Skills list to help trades shortage

Iain Lees-Galloway
Iain Lees-Galloway
Employers in the building and construction industry will find it easier to employ workers overseas, although they still may have to wait six months or more before government plans are in place.

Immigration Minister Iain Lees-Galloway said yesterday the Government was proposing changes to make it easier for the building and construction industry.

As part of the Construction Skills Strategy, led by Building and Construction Minister Jenny Salesa, the Government proposed measures including a streamlined process, to bring in labour to help build houses, transport links and other infrastructure.

Labour hire companies wanting to recruit from overseas would have to be accredited to reduce the risks of those companies exploiting migrant workers and consequently undercutting the wages and conditions of New Zealand workers, Mr Lees-Galloway said.

It was estimated New Zealand was 30,000 workers short - particularly plumbers, electricians, engineers, builders and project managers - meaning the changes were needed.

''This is a broader, more comprehensive and quicker approach for the construction sector to get the skilled worker it needs than the ''KiwiBuild visa'' proposed last year.

''It's clear we need workers to be available more quickly. These proposals aim to speed up the process and circumvent the need to create a new visa category.''

Otago-Southland Employers Association chief executive Virginia Nicholls supported keeping immigration processes open and responsive as a way to address skill and labour requirements.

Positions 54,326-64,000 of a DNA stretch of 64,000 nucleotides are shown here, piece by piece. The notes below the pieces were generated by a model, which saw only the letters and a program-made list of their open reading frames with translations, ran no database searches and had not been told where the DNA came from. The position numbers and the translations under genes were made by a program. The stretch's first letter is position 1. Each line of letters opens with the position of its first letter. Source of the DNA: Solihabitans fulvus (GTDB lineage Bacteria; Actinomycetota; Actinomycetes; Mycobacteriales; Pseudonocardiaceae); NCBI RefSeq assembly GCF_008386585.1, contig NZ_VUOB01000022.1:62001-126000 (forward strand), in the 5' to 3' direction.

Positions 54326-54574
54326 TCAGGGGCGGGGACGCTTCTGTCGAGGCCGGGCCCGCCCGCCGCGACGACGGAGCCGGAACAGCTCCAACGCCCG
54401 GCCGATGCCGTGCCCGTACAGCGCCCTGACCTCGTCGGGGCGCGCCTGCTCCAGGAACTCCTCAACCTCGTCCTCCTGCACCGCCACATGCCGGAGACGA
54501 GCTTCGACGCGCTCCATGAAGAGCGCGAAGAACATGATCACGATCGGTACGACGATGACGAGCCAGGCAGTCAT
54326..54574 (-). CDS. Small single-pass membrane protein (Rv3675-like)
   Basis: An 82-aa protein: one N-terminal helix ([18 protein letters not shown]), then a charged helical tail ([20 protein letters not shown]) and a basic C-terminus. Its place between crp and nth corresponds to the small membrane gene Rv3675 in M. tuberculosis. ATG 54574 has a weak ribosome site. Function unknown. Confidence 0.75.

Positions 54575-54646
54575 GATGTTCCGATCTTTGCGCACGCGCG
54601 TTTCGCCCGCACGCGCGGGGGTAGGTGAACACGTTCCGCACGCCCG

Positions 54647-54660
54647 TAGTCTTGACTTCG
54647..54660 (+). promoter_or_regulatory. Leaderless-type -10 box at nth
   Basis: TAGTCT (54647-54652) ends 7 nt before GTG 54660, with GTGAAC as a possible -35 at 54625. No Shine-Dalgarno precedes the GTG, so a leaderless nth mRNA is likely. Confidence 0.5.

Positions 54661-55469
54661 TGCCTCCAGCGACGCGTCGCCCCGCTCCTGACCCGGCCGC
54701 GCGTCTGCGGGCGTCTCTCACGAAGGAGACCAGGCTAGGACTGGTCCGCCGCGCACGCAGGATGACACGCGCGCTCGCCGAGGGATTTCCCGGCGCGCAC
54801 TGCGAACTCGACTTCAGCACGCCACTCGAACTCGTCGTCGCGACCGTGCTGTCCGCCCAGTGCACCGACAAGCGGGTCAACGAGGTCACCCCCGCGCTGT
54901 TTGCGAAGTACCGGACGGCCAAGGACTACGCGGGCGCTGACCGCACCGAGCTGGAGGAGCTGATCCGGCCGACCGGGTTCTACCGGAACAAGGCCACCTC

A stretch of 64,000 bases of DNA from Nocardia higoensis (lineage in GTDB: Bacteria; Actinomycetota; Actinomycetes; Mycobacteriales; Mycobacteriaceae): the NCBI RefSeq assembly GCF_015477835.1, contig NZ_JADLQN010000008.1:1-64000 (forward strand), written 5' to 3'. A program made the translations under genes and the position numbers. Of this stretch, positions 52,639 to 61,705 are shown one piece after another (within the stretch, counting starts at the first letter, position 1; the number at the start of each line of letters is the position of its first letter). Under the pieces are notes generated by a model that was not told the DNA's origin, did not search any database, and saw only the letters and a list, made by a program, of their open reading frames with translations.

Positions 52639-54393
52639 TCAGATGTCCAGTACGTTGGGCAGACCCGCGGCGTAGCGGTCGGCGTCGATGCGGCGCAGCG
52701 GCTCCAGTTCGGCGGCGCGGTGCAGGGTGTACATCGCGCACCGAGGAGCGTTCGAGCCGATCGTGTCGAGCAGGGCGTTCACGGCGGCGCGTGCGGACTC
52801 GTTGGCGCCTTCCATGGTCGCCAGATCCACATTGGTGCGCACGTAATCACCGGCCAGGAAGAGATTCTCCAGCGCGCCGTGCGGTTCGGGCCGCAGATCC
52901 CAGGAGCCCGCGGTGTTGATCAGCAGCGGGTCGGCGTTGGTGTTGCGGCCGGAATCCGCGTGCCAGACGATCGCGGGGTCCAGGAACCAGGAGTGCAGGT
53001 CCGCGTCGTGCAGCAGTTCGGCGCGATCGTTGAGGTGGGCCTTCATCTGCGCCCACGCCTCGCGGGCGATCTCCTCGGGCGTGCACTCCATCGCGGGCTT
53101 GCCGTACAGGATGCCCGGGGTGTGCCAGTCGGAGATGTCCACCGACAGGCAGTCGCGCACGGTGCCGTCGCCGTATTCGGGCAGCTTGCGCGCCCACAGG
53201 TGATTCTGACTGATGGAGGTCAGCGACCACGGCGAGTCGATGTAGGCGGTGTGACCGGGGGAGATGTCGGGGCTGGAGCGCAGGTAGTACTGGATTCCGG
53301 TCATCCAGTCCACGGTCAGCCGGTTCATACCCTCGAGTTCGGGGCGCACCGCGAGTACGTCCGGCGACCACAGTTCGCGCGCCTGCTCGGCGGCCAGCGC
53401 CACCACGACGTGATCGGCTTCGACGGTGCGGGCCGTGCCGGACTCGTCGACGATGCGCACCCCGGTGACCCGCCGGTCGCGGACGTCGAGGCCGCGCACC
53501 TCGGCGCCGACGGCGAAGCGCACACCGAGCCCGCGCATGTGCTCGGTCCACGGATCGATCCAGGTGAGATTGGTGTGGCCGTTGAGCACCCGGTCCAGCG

However, she warned immigration measures must be addressed in conjunction with improving the education and skill system, including strengthening skills and vocational training pathways.

''There are many reviews occurring but action is also required now. We look forward to the Government progressing its regional approaches to addressing skill shortages.''

On the specific proposals, Mrs Nicholls said it needed to be easier to get occupations on to the skill shortage list for all firms and industry.

The streamlined pre-approval model should be extended to other sectors, including the Otago-Southland region which was experiencing significant growth and skill and labour shortages.

''There needs to be a better way of aligning industry and company investment cycles with confidence so that they can access the skills they need to execute their business plan.''

Employers still had to get approval every 12 months from Immigration NZ to access people, she said.

It would be much better if Immigration NZ took a client relationship management approach with those sorts of businesses.

The Employers Association would like to see the KiwiBuild visa become available to other sectors- such as aged care, the service sector and high-value manufacturing, Mrs Nicholls said.

''We look forward to the Government progressing its regional approaches to skills shortages.''

National Party MPs Judith Collins and Michael Woodhouse laid into Mr Lees-Galloway's plans, calling them ''Labour's xenophobic hypocrisy laid bare''.

''Labour's reprehensible demonisation of foreigners prior to the election has been laid bare by confirmation today its promise to slash migration was nothing but a cynical attempt to win voters from New Zealand First,'' the two MPs said in a statement.

At a glance

• A KiwiBuild skills shortage list to provide an expedited process to fill specific roles for where demand exceeds domestic supply

• An employer accreditation or alternative pre-approval model for the construction sector to provide certainty and flexibility for employers who exhibit good practices to recruit overseas workers

• Specific requirements to accredit labour hire companies to manage the risk of worker exploitation and the potential of undercutting of wages and conditions of New Zealand workers

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